My friend Kevin was huffing the other day about a breach of etiquette that he had noticed lately.
Kevin isn’t the fussy type, so it wasn’t that he’d spied a lunch companion using the wrong fork or open-mouth coughing at the salad bar.
No, it was far worse than that.
“I just want to know,” he said, “when did it become OK not to thank someone for letting you into traffic? Where’s the friendly wave?”
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I’d say that at least half the time I let someone into traffic, there’s not even a nod, much less the time-honored smile-and-wave-and exaggerated mouthed “thank you” that used to be the norm.
And while this may not exactly herald the end of civilization as we know it, when coupled with a Donald Trump presidency, it would come pretty close.
Having written an etiquette book that is, at this very moment, on the backs of dozens, if not hundreds, of toilet tanks throughout this great nation, I feel that it’s my duty to weigh in on Kevin’s manners conundrum.
There’s nothing so odious as ingratitude when a stranger does you a solid. If you think about it, this random act of kindness is the purest: You don’t care who’s behind the wheel; you know only that they are going to sit there through a few more cycles of the light if somebody doesn’t let them in.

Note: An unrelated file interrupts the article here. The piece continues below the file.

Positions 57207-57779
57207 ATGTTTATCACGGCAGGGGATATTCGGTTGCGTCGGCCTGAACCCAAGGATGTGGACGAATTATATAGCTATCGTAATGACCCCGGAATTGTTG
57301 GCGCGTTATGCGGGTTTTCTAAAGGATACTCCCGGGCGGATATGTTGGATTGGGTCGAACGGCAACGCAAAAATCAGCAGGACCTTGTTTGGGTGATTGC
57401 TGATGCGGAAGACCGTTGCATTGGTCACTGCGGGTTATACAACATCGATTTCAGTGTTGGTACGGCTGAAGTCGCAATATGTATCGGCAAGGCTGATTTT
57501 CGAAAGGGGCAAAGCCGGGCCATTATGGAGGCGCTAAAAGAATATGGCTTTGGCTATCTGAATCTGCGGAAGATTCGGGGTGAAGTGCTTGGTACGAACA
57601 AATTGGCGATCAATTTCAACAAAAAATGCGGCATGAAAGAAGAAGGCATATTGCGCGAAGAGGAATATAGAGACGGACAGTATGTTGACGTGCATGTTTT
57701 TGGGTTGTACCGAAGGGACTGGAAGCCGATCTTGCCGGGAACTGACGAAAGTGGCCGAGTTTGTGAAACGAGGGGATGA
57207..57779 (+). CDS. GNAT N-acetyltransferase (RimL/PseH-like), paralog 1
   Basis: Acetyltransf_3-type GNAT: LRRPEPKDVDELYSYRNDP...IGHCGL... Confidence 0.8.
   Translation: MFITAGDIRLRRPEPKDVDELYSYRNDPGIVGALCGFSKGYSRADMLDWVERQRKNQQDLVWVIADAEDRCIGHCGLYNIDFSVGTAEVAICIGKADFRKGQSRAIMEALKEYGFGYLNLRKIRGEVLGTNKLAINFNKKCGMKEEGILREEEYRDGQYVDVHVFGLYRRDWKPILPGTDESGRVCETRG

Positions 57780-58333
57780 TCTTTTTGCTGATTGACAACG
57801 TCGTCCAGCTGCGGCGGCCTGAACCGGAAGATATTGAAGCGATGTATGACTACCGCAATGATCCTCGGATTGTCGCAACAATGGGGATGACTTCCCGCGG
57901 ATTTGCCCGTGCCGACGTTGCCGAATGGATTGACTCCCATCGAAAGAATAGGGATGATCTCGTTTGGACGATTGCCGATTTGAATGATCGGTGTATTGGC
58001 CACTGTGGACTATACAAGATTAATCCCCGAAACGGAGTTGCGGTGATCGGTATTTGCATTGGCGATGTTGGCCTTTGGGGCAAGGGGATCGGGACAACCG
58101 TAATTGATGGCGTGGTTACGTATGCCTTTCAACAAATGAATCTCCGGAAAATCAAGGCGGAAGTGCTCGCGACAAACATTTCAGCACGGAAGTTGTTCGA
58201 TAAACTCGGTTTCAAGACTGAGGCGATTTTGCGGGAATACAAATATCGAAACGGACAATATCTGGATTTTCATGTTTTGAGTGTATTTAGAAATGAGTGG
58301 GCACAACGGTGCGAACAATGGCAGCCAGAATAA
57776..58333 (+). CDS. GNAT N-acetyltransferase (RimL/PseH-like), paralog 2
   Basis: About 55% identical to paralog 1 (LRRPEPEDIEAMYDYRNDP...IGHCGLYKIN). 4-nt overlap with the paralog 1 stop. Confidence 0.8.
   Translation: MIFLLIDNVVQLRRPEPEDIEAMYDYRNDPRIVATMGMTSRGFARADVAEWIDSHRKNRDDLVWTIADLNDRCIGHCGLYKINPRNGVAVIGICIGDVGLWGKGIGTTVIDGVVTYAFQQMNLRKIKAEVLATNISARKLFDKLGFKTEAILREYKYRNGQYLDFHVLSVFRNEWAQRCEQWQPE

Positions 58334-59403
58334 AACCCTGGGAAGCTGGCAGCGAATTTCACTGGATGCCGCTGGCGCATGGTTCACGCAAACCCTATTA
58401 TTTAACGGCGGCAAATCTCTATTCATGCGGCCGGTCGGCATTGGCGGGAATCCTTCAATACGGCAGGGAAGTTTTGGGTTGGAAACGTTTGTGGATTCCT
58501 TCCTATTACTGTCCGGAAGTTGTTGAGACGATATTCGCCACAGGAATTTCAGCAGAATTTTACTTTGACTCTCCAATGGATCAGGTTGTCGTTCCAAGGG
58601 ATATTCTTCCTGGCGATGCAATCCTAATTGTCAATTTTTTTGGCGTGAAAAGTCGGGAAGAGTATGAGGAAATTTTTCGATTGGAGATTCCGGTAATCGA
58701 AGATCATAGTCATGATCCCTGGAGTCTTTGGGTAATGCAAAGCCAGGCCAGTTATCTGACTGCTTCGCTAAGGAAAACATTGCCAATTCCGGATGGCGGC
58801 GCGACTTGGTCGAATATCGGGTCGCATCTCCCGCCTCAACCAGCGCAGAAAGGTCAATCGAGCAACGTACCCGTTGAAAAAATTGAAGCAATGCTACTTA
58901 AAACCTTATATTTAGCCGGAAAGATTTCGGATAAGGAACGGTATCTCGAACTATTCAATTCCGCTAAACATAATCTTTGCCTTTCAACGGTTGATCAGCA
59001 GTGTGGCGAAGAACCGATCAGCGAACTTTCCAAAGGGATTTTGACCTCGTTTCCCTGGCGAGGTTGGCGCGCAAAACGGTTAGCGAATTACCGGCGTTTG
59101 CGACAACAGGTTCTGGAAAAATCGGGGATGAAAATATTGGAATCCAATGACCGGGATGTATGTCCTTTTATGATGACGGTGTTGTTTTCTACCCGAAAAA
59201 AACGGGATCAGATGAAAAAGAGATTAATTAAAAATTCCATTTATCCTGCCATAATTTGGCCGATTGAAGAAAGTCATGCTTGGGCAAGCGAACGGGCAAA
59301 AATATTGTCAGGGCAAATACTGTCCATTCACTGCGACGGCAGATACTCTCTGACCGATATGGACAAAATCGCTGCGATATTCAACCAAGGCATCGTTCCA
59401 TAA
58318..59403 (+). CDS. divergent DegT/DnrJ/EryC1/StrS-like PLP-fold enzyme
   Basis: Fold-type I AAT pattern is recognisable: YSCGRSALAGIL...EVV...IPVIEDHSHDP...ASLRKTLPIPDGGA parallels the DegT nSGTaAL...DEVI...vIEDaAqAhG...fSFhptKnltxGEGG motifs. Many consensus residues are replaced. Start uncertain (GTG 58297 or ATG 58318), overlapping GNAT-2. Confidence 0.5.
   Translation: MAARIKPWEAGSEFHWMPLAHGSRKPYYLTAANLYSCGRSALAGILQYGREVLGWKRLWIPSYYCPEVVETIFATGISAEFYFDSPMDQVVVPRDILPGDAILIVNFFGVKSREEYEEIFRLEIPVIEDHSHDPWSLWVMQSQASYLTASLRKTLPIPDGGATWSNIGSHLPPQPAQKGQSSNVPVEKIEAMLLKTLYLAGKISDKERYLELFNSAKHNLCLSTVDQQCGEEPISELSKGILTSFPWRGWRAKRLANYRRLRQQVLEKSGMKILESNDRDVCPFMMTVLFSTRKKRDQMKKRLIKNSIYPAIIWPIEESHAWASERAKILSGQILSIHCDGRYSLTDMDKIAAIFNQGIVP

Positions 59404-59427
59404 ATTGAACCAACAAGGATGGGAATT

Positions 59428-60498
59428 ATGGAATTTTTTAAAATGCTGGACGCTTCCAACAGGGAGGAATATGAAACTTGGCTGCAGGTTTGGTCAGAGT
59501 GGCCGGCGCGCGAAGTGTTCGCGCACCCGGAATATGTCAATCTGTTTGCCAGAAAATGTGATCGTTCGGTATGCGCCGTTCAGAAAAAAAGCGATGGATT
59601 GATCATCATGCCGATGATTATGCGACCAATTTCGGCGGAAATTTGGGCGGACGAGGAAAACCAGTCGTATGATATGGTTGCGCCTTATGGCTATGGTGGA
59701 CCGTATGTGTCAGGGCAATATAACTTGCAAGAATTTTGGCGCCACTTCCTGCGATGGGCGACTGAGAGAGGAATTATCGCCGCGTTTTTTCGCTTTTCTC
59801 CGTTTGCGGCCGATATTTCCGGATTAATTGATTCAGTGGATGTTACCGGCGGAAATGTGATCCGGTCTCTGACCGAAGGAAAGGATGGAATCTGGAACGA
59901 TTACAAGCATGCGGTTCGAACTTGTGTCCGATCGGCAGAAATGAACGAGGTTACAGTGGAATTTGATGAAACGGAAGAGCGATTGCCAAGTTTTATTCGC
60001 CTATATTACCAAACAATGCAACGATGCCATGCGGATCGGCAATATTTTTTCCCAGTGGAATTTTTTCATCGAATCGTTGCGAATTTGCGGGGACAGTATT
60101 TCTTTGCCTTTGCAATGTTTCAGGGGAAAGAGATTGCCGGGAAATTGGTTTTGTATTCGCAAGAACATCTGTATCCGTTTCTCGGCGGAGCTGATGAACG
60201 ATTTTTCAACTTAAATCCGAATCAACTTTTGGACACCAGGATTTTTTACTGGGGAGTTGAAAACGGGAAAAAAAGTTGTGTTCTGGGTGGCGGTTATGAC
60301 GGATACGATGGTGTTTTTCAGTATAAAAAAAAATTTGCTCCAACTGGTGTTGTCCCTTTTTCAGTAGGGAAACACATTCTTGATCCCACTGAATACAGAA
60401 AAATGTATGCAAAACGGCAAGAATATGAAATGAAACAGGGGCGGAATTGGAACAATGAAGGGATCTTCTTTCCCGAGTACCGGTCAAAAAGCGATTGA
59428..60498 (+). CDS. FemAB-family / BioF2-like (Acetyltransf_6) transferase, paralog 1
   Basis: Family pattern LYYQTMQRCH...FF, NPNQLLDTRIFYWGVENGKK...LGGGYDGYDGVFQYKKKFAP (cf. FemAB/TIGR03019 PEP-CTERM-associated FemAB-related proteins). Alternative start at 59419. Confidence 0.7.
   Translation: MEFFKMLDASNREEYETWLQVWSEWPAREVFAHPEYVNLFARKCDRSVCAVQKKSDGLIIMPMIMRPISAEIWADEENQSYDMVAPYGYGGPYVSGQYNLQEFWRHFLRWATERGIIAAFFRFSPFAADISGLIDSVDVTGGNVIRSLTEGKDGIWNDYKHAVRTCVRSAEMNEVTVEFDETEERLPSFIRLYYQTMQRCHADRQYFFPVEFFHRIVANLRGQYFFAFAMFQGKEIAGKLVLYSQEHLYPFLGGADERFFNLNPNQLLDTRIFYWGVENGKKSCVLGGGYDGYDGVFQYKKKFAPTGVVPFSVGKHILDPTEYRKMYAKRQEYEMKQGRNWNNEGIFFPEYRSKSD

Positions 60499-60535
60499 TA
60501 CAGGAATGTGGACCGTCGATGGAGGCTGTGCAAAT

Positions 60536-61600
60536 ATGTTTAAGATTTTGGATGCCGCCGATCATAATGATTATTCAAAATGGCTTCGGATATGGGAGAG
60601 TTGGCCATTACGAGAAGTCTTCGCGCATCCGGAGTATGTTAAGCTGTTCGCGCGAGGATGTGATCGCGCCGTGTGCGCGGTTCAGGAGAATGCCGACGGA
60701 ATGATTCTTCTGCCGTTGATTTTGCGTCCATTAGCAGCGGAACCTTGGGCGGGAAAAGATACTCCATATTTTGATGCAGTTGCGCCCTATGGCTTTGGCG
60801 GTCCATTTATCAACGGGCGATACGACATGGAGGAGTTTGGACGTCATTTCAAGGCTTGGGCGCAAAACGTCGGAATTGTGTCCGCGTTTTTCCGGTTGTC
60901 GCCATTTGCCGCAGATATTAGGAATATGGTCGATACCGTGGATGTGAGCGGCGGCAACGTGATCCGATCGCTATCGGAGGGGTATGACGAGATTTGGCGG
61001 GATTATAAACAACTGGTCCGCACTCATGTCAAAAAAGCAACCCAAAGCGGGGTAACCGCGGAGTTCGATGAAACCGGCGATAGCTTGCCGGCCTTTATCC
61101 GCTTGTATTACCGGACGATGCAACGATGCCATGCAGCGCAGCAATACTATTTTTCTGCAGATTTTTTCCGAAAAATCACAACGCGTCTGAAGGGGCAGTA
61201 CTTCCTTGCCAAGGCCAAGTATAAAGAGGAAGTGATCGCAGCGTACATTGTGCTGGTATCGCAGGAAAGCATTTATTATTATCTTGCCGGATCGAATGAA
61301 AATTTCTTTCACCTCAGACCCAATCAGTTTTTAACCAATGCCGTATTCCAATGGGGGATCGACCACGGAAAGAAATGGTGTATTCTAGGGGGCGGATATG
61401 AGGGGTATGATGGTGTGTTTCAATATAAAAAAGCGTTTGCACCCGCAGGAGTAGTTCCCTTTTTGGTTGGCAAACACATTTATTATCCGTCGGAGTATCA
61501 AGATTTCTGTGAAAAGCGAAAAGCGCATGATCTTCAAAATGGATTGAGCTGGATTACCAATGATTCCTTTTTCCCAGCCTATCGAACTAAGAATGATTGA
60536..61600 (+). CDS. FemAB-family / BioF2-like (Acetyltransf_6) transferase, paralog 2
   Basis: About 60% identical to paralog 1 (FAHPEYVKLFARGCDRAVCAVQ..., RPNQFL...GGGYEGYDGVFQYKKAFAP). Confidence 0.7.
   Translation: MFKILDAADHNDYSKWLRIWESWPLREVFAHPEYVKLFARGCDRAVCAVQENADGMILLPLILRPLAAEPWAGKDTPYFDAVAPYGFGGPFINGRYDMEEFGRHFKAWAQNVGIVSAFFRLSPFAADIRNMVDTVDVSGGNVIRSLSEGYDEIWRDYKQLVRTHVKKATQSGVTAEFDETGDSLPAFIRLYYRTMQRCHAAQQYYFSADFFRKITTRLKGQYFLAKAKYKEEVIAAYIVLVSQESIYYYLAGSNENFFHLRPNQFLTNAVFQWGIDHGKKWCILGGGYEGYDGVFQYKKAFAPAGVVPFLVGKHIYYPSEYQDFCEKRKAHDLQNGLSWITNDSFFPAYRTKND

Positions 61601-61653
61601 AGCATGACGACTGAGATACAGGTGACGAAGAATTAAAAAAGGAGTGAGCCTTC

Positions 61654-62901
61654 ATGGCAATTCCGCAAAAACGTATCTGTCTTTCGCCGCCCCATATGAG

It’s a true kindness to a stranger because you don’t know them, they can’t do anything for you, and you’ve inconvenienced yourself a bit in the process. Particularly if this causes you to just miss the light. Which it will.
Still, you like to do this to remind yourself that you’re not such a bad sort. You may have “put an empty milk carton back in the fridge this morning” or “forged someone’s name on a financial document at the bank,” but at least you were kind to a stranger.
“After you, my dear sir or madam.” You’re welcome.
Now there is another phenomenon I have noticed, which Kevin didn’t mention. This happens to me all the time, and here’s how it works: You approach the intersection. You see a poor sap in the parking lot to your right, and you decide to let him in. You leave a nice amount of pavement for him to pull in front of you and … he doesn’t move.
He just stares at you and sits there. Has he been so sheltered from random niceties his whole life that he doesn’t understand this simple courtesy to a fellow human being?
No, he’s just a jerk.
So you tap your horn, very lightly, to get his attention. Still nothing. And you pantomime this big, wide, swooping gesture to indicate that he may proceed into the “motorway,” as Siri calls it, because I haven’t figured out how to make her speak American. Finally, he understands. And pulls in front of you. No wave of “thanks.” Just that Trump for President bumper sticker.
CELIA RIVENBARK is the New York Times bestselling author of “Rude B****** Make Me Tired.” Visit www.celiarivenbark.com.